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11 January 2005

PRESS BRIEFING ON ‘THREE AMIGOS’ HIV/AIDS PREVENTION PROGRAMME

11/01/2005
Press Briefing

Press Briefing on ‘three amigos’ hiv/aids prevention programme


One of the world’s largest safe-sex initiatives was officially launched at United Nations Headquarters in New York today with the release of a series of 20 funny, animated public service announcements aimed chiefly at 15- to 24-year-olds worldwide to entrench the use of condoms to stop the spread of HIV/AIDS.


At a press briefing sponsored by the Government of Canada, producer/director Fridaus Kharas showed six of the shorts included on the DVD “The Three Amigos”, which features three animated talking condom characters -– “Shaft”, “Stretch” and “Dick” -- who use light-hearted comedy to deliver a serious message.  The shorts are currently running in South Africa, the Netherlands and Canada, and were conceived to destigmatize condom use and encourage responsible sexual behaviour.


The groundbreaking project, which is available to interested health clinics, hospitals, broadcasters, civic groups and academic institutions in 41 languages, aims to reach 80 per cent of the world’s population in several languages.  The public service announcements (PSAs), meant to be used as commercials or teaching tools, are free and can be requested through:  www.thethreeamigos.org.


Announcing the project’s international rollout, Mr. Kharas, who is the founder of an Ottawa-based production company specializing in television programmes, feature films and animation, said that, after South African scriptwriter Brent Quinn had come to him with the idea, he had pulled together a team of some 80 volunteers, with a creative team from Canada, South Africa and India, and including young people who spoke each language and voiced new versions of the original scripts, filling the skits with local humour.


The project has received widespread acclaim and since last year had won 25 international awards in competitions.  The shorts have been praised by Archbishop Desmond Tutu as a “powerful communicating tool” and “an outstanding contribution to the campaign against HIV infection in providing material that can be easily understood by most people irrespective of language or culture”.  The Nobel laureate has pleaded with broadcasters worldwide to use them to encourage people to change their behaviour.


Today, Mr. Kharas said that the use of humour was what made the shorts so different –- and what made them work so well.  Acknowledging that comedy did not necessarily “travel well”, he said that the collection provided a range of choices, some of the shorts were more dialogue-driven, while others were virtually silent films.  The PSAs, available only in English prior to today, differed in length, running 15, 20, 30 and 60 seconds each, and were skewed at different age groups.  He added that one of the most requested shorts was aimed at women and talked frankly about female condoms.


“All this stems from the firm belief that this is a preventable disease”, Mr. Kharas said, adding:  “It’s actually shocking that 5.3 million people got the HIV virus last year and probably more are going to get it this year.  We know what to do.  We know that mass prevention works and we need to engage the world in preventing the spread of AIDS.”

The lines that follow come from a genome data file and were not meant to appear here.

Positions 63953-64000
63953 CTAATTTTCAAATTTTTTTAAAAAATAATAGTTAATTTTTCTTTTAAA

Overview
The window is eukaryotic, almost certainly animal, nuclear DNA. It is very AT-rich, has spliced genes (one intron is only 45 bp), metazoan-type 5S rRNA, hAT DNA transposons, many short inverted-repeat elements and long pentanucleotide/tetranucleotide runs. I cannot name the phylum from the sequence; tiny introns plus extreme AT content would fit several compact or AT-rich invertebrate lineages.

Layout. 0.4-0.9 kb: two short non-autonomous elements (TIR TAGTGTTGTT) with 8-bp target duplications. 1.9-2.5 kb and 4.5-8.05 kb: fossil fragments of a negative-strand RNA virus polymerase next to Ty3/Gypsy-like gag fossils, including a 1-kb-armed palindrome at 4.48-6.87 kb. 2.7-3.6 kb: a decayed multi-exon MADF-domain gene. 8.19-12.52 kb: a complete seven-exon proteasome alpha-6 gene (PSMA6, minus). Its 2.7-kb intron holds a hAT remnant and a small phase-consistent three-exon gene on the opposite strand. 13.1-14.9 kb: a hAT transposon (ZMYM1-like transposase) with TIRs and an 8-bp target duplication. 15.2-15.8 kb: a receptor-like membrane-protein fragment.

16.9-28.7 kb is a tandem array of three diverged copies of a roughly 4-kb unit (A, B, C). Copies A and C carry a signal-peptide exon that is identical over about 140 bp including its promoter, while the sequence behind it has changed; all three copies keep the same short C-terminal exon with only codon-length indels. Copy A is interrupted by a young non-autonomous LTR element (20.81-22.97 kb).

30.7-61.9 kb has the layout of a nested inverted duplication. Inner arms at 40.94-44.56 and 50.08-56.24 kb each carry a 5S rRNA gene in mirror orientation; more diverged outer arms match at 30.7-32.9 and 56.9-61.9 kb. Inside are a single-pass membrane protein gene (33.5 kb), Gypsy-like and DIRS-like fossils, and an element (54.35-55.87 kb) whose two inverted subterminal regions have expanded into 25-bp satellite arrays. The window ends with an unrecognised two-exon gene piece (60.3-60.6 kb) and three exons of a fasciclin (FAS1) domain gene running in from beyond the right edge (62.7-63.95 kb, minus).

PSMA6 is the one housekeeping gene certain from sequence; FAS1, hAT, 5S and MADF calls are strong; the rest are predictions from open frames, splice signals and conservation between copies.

He gave the example of Thailand, where tremendous strides had been made in reducing the rate of infection considerably by engaging in pervasive mass education.  He said that “The Three Amigos” had been produced and translated into the languages of countries and regions identified as “high risk” by the Joint United Nations Programme on HIV/AIDS (UNAIDS), including India, Russian Federation, China and Indonesia, as well as Eastern Europe and the Caribbean.


Responding to several questions about the global response to the PSAs, Mr. Kharas said that there were some countries where the subject and the shorts had been “touchy subjects”, but that was why his team had produced 20 shorts in the various languages.  They were aware some of them would not be culturally effective in every single country and they had been designed to be mixed and matched to cultural specificities or educational needs.  It also helped that the Three Amigos were animated characters, presenting a non-threatening, non-authoritarian vehicle for communicating their important message.  “If I had used real condoms, there would have been much more reluctance to use them”, he said.


To queries about the response from conservative or Muslim countries such as India and Pakistan, or the United States, where the Government promoted abstinence over condom use, Mr. Kharas pointed out that in South Africa, which had 600,000 Indians and nearly 1 million Muslims, the PSAs had been running nearly continuously for more than two years and that only two complaints had been received.  In the United States, there seemed to be great interest from educators and civic groups.


“So I’m not worried about a massive number of complaints coming from conservative factions”, he said.  “I think broadcasters will make their decisions ... as to which ones were most appropriate for their language or situations.”


“We can’t, though, do nothing”, he continued, “with 5 to 6 million people contracting the virus every year, countries just can’t wait until the situation reaches crisis point and then act.”  Prevention meant that the response had to begin before a crisis began.


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For information media. Not an official record.